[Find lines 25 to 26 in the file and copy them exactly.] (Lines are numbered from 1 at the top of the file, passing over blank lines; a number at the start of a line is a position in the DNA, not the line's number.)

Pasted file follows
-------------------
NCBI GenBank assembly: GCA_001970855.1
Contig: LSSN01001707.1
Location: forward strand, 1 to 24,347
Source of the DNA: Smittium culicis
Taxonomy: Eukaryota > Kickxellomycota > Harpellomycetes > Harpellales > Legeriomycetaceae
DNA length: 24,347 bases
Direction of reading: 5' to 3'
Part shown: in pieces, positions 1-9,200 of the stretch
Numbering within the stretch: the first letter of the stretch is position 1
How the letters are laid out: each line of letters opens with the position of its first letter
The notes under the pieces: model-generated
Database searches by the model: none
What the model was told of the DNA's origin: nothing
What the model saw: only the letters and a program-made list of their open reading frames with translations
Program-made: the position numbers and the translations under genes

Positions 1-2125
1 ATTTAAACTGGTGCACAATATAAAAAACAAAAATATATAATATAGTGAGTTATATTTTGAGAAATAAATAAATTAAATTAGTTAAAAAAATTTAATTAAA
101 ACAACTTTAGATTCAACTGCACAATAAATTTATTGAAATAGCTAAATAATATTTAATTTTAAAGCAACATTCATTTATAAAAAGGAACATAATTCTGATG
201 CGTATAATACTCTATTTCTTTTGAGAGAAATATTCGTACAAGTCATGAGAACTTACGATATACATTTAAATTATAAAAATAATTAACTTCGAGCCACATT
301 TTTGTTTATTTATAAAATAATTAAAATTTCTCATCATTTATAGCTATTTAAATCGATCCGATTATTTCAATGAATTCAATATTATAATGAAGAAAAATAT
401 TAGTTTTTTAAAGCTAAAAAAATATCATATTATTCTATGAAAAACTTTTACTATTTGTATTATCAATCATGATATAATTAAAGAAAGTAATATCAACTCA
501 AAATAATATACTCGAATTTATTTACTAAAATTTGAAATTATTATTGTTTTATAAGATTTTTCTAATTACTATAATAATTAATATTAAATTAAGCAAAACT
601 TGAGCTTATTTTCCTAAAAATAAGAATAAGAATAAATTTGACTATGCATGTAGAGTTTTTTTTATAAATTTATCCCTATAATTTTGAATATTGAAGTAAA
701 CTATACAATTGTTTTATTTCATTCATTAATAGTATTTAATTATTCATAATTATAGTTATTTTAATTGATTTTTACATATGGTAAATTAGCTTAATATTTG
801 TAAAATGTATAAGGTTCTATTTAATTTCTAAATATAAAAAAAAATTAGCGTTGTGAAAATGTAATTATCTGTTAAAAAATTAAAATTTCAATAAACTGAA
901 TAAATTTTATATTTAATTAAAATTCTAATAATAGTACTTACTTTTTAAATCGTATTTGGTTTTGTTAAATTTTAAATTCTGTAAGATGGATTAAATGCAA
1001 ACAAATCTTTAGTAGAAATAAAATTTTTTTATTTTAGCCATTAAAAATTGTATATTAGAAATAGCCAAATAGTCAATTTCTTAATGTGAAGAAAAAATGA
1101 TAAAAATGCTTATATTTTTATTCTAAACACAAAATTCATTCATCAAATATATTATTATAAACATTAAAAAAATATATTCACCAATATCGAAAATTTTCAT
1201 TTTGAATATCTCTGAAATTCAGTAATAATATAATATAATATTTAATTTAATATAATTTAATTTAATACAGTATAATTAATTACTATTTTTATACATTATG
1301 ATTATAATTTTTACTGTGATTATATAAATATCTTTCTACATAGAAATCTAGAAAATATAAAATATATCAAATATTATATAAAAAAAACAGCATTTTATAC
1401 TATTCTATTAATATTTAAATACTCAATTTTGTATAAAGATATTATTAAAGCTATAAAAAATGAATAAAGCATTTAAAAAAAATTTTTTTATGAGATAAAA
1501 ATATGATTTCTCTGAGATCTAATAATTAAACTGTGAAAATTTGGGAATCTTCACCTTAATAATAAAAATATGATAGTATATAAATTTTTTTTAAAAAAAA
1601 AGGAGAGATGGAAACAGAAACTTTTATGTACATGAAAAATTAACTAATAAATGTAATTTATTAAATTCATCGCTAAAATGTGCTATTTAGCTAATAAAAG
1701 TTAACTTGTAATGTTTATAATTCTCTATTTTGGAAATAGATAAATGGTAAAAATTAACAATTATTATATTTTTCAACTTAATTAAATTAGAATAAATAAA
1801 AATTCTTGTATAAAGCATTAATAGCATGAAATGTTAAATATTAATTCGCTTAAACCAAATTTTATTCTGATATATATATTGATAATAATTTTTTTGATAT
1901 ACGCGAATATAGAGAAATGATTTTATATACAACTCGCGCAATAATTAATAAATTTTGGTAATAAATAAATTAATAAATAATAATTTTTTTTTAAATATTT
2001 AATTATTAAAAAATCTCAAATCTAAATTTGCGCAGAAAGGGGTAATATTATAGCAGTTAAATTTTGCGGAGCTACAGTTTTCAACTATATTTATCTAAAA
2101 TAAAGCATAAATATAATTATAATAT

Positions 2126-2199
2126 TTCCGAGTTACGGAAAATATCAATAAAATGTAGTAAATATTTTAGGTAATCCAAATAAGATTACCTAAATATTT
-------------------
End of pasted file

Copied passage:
801 TAAAATGTATAAGGTTCTATTTAATTTCTAAATATAAAAAAAAATTAGCGTTGTGAAAATGTAATTATCTGTTAAAAAATTAAAATTTCAATAAACTGAA
901 TAAATTTTATATTTAATTAAAATTCTAATAATAGTACTTACTTTTTAAATCGTATTTGGTTTTGTTAAATTTTAAATTCTGTAAGATGGATTAAATGCAA